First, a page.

6. MaxConcrete

    HCTRA.CO - a new information site

    Actually, the 2017 HCTRA financial statement says $134 million in toll revenue was skimmed off for "funding a county thoroughfare program to increase general mobility." Each of the three original sections of the Sam Houston Tollway generate around $100 million year (actually $105, $89 and $103 million going clockwise from IH 69 Southwest Freeway). Toll payers on these 3 segments are basically bankrolling HCTRA's surplus and slush fund. I can assure you that there really is no realistic alternative to the Sam Houston Tollway from IH 69 to IH 10. Try taking Gessner or Willcrest. It takes a *long* time even in light traffic conditions. So when someone says "Don't use them", that person is disconnected from reality. I think it is good to ask questions about 1) If the tollpayers on the Sam Houston Tollway original 3 segments should be bankrolling these surpluses into perpetuity 2) If tolls should be removed from any or all of those sections at some point in time
  7. MaxConcrete

    Latest Astroworld Plot redevelopment news

    The parking on the former Astroworld site is indispensable during the barbecue cookoff, since the cookoff takes over nearly all of the parking lot south of NRG stadium and the dome. When I went to this year's event, there were message signs reporting that the south (Astroworld) lot was totally full. During the rest of the rodeo season the lot is heavily used, but I don't know that it is critical. I also don't know if the site is used for parking for Texans games. So any parking that is lost due to development is going to have to be replaced, presumably with parking structures. Of course that costs money, and of course those parking garages will be empty most of the time, just like the surface lot. Since the Astroworld site has never been fully paved (although it has aggregate), that suggests to me that some kind of development may be envisioned for the future.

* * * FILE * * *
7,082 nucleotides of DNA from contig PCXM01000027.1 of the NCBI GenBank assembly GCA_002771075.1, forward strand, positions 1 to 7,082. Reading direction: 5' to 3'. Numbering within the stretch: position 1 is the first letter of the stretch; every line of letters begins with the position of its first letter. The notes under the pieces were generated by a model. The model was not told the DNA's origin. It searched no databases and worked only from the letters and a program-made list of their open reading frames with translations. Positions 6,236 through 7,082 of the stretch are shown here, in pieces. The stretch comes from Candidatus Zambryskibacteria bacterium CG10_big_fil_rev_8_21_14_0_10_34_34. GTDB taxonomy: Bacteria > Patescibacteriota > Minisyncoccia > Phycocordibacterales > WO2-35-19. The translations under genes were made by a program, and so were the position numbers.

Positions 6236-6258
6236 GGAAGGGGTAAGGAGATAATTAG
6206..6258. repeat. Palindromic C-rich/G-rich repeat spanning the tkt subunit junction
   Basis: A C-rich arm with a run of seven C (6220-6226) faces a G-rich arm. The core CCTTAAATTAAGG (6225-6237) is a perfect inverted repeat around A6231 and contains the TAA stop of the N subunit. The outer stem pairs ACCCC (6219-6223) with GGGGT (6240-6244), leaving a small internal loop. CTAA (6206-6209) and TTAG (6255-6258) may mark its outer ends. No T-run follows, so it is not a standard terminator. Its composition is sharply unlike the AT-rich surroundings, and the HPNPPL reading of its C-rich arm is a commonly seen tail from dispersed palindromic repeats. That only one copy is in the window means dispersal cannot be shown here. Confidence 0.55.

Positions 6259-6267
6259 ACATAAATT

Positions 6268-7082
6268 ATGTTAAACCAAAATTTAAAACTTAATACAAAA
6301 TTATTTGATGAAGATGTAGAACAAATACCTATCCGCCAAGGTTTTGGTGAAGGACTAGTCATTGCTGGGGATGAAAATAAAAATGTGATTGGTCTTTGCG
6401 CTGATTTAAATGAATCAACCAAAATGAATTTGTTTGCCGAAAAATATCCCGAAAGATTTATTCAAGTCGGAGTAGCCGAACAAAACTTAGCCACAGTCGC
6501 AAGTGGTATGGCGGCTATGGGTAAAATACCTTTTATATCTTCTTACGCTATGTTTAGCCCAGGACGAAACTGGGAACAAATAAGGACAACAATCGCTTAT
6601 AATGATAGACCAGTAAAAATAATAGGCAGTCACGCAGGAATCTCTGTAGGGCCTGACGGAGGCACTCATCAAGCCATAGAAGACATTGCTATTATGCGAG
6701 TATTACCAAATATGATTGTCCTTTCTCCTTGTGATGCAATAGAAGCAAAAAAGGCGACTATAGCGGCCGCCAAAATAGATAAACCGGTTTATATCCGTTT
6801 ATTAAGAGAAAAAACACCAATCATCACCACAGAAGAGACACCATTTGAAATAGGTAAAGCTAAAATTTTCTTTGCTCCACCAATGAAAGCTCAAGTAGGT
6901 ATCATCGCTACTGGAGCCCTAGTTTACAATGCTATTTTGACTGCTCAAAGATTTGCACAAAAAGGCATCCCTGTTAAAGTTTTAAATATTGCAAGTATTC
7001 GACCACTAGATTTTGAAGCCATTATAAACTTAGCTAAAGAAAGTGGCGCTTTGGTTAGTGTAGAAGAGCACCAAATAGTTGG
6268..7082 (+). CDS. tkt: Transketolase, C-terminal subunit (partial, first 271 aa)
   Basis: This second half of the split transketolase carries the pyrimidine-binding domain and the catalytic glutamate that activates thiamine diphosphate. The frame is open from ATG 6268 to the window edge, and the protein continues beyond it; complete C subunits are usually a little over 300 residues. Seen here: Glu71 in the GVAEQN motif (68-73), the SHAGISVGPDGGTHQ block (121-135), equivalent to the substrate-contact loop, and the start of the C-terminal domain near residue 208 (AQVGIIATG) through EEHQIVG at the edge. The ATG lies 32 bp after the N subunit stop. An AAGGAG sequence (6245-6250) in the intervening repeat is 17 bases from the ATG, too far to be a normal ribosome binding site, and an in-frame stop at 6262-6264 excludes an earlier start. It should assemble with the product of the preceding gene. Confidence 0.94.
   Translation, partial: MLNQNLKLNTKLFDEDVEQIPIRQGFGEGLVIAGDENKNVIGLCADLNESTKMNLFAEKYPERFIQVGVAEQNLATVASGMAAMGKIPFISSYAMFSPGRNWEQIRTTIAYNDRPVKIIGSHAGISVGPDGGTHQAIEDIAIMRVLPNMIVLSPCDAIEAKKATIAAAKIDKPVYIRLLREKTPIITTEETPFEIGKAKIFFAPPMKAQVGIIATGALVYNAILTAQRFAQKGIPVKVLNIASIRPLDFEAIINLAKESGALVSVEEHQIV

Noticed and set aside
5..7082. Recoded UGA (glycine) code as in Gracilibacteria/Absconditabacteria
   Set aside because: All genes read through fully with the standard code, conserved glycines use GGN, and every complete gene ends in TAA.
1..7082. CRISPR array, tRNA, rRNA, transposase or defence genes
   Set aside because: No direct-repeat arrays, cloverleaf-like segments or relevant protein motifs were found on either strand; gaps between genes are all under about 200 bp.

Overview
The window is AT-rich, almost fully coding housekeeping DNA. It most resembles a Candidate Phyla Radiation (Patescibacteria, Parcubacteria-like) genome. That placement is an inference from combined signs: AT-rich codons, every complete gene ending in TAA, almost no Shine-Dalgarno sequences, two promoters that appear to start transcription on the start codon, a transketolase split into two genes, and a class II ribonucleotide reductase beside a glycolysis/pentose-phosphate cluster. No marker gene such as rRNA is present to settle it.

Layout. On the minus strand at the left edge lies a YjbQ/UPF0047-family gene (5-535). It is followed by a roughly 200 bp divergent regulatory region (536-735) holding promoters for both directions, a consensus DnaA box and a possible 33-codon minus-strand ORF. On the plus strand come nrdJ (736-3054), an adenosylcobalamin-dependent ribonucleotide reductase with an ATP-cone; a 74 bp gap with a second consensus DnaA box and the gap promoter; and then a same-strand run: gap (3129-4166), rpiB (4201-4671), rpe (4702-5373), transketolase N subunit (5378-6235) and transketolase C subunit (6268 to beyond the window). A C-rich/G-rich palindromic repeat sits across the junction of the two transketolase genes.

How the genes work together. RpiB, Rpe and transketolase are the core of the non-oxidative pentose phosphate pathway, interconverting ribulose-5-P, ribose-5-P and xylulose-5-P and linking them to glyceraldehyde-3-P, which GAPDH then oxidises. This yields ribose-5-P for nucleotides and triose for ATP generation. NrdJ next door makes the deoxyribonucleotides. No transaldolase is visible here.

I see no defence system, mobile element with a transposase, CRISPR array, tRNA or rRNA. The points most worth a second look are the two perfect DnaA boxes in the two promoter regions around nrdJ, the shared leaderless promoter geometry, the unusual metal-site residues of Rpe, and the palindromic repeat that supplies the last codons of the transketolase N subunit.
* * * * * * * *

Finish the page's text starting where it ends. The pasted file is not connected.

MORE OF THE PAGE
8. MaxConcrete

    New Mixed-Use Project - Texas Instrument Facility Site

    There are three streets now open on the corner of the property near the Southwest Freeway and West Airport. The street names are Lumen, Current and Pulse, scientific-sounding names which surely pay tribute to the former semiconductor factory. As dml423 mentioned, there are frames for small buildings, I counted three separate buildings (one very small in the first photo). There's still no new progress on the demolition of the main Texas Instruments building, which seems to be on hold for a long time. That leads me to wonder if there is an issue with environmental contamination, since old semiconductor plants were notorious for using nasty chemicals called ethylene glycol ethers (EGEs) as part of the photoresist process, and Silicon Valley is full of superfund sites where factories existed. (Those chemicals were also bad news for workers, see https://www.bloomberg.com/news/features/2017-06-15/american-chipmakers-had-a-toxic-problem-so-they-outsourced-it ) Anyways, I'm just speculating about the EGEs, and I have no idea why the demolition seems to be on hold. It could be a financing issue. If anyone knows the reason, it would be interesting to find out.
  9. MaxConcrete

    The Pierce Elevated/I-59 Redesign Thread

    At the public hearing last year, the homeowners in the Chenevert area were opposed to ramp due to the potential for more traffic on their streets. That probably was a factor.
  10. MaxConcrete

    The Pierce Elevated/I-59 Redesign Thread